What Makes a Good Lawyer?

Published by marco on

From the article The Defense Crack by Scott H. Greenfield (Simple Justice)

“We defend anyone accused of a crime. We do not refuse representation because the defendant is too wealthy, his crime too awful, his skin color too pale or his genitals too stiff. We couldn’t care less that the woke have deemed him too guilty to be worthy. We do not judge. That’s for the jury to do. We defend.

“The notion that criminal defense lawyers should become the advanced guard of morality and justice is one that appeals to those for whom such vagaries protect their feelings from dispute. They can afford to take refuge in their preconceived outcomes, as it allows them to pretend their feelings are always justified. That’s fine, if that’s the way you want to live your life. Criminal defense lawyers, however, have chosen to live their lives in a way the puts the Constitution first, puts a duty to challenge the government and its complainants to prove their case first.”

A person is free to judge someone without a trial of evidence. It may not be morally tenable, but it’s neither illegal nor does it go against any oaths they’ve taken to upload the law.

A criminal-defense lawyer, on the other hand, has an obligation to provide a defense for a client. Their job is not to judge whether that person is guilty or innocent, but to make sure that their case is processed according to the law, that they get a fair trial during which it is determined whether they actually did what it is that they are accused of having done.

A lawyer is free to choose not to take a case because they feel the subject matter or the defendant is too odious. However, the system requires that someone take those cases. And it will not do to judge that person as “evil” for even trying to “defend” such a “criminal”. The accused’s criminality hasn’t even been established. How can it be bad to provide a defense for someone? Society cannot work this way, not in the long term.

I think the reason people feel that they can feel this way is that they no longer believe that the justice system is necessary to adjudicate cases. They already know who’s innocent and guilty and they already know the crimes. They are working with a fantasy world, a notion of society and law that runs parallel to the real-world one. Evidence is no longer a necessary component to conviction. Neither are trials. Media trial and hearsay from trusted sources—fellow travelers—are sufficient. “I believe survivors”.

Greenfield’s article was written in response to recent news that Harvard had capitulated to student demands that a professor of 30 years have his duties rescinded or drastically reduced because he was part of the legal-defense team for Harvey Weinstein. Given Weinstein’s obvious guilt and him being literally Hitler, such an association is inexcusable and does incalculable harm to psyches everywhere. These students are the next generation of lawyers, God help us.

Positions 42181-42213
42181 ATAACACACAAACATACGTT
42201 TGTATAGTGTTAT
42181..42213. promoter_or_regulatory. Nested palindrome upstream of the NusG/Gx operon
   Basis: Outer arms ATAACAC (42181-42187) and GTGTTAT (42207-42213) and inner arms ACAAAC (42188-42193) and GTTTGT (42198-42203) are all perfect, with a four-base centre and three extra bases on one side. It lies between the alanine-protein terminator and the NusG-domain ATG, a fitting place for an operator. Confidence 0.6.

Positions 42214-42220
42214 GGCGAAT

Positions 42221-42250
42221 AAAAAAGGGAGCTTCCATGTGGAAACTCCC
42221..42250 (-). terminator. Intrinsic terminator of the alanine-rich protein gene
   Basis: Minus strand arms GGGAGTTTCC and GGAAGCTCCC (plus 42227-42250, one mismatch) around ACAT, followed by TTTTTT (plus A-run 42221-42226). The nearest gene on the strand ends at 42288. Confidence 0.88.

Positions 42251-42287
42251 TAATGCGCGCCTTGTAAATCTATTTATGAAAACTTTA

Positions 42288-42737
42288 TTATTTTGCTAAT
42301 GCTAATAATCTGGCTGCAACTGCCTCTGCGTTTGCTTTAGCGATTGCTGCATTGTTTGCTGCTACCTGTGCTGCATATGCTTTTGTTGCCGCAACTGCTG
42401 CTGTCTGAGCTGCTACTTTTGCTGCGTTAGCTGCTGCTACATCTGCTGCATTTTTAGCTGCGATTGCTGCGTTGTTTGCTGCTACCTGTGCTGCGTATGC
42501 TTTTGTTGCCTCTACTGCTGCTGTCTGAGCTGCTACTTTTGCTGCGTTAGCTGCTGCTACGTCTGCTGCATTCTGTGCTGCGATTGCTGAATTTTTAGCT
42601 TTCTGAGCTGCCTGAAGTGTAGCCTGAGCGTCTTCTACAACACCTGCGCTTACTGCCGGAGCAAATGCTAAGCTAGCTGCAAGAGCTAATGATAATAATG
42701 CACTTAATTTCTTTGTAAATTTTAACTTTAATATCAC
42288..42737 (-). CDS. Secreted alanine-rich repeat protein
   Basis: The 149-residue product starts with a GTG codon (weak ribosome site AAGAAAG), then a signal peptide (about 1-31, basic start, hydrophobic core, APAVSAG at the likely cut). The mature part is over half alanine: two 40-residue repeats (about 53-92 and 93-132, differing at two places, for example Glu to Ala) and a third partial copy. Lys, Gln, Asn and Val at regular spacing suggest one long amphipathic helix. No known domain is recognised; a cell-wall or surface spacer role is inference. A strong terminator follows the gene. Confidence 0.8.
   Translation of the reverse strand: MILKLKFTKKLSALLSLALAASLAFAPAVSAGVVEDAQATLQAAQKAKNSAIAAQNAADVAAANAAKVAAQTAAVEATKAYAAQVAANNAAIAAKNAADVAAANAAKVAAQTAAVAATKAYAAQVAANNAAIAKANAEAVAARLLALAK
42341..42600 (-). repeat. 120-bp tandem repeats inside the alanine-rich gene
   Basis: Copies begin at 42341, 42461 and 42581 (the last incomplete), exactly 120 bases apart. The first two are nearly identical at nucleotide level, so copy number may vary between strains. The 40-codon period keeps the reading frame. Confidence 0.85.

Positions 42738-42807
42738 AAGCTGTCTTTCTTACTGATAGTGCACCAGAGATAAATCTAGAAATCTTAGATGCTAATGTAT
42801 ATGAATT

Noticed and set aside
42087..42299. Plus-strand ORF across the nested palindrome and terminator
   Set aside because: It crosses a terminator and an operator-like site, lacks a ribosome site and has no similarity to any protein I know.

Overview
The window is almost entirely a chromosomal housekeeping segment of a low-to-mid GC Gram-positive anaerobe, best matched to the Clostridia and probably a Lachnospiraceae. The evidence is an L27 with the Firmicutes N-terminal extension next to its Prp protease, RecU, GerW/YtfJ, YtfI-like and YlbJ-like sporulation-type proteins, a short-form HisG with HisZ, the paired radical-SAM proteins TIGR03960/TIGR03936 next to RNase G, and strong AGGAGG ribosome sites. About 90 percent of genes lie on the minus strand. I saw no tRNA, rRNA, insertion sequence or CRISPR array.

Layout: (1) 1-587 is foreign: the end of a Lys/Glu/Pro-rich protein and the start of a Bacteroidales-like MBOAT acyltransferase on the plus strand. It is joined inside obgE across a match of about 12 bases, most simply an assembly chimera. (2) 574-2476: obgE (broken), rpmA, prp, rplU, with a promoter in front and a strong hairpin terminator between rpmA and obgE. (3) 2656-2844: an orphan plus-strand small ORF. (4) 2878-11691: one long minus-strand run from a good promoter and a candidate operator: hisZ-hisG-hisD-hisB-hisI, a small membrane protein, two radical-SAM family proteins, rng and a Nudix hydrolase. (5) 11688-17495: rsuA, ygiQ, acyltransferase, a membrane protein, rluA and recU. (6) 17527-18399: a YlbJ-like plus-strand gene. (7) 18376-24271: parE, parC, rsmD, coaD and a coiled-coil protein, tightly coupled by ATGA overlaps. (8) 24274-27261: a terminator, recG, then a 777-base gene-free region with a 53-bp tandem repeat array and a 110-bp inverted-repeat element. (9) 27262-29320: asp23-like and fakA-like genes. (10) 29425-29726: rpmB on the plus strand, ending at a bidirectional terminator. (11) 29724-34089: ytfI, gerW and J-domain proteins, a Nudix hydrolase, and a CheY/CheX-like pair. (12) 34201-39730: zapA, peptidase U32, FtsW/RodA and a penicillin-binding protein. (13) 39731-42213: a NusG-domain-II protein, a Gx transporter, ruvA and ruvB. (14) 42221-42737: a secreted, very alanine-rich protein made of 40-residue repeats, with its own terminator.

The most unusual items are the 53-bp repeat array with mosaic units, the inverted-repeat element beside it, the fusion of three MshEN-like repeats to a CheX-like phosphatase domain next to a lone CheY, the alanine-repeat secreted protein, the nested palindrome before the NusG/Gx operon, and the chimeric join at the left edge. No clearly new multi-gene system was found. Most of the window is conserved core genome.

Greenfield followed up with a little story about life on campus, called Seaton: Woke Teachers Wonder Where Things Went Wrong by Scott H. Greenfield (Simple Justice). A sampling of a discussion between professors of the near future:

Another [professor] looked nervously out a window before adding, “It would’ve been nice if we didn’t have to write a statement each year affirming diversity and inclusion in our classrooms. What the hell does diversity and inclusion have to do with physics?”

“How in the world is teaching Plato racist?” a worried voice cried from another corner of the room. “I try teaching the Allegory of the Cave, and I get shouted down because it doesn’t adequately depict the lived experiences of people of color? What the hell does that even mean?”

“And the pronoun nonsense!” exclaimed another academic. “We try to be nice and call them what they want, but one of those little shits has me calling him ‘Your Highness’ when I call on him in class.”

I particularly like the last one: what is to prevent someone—a young, cynical whippersnapper—from choosing a word as his/her/its/zer/their personal pronoun that doesn’t come from the previously used set? If gender no longer limits pronouns, then are there any limits? Zer is a new word and that’s used. What about “schlong”? Or “Trump”? If all gloves are off, then all gloves are off, nö? If you can’t interfere with someone’s lived experience and interpretations of certain phonemes, then you can’t impose your own interpretation of those sounds, either. Sure, the entire rest of the English-speaking world thinks that “schlong” and “Trump” are not personal pronouns, but that isn’t allowed to matter, is it? Or is this not about equality of expression, after all?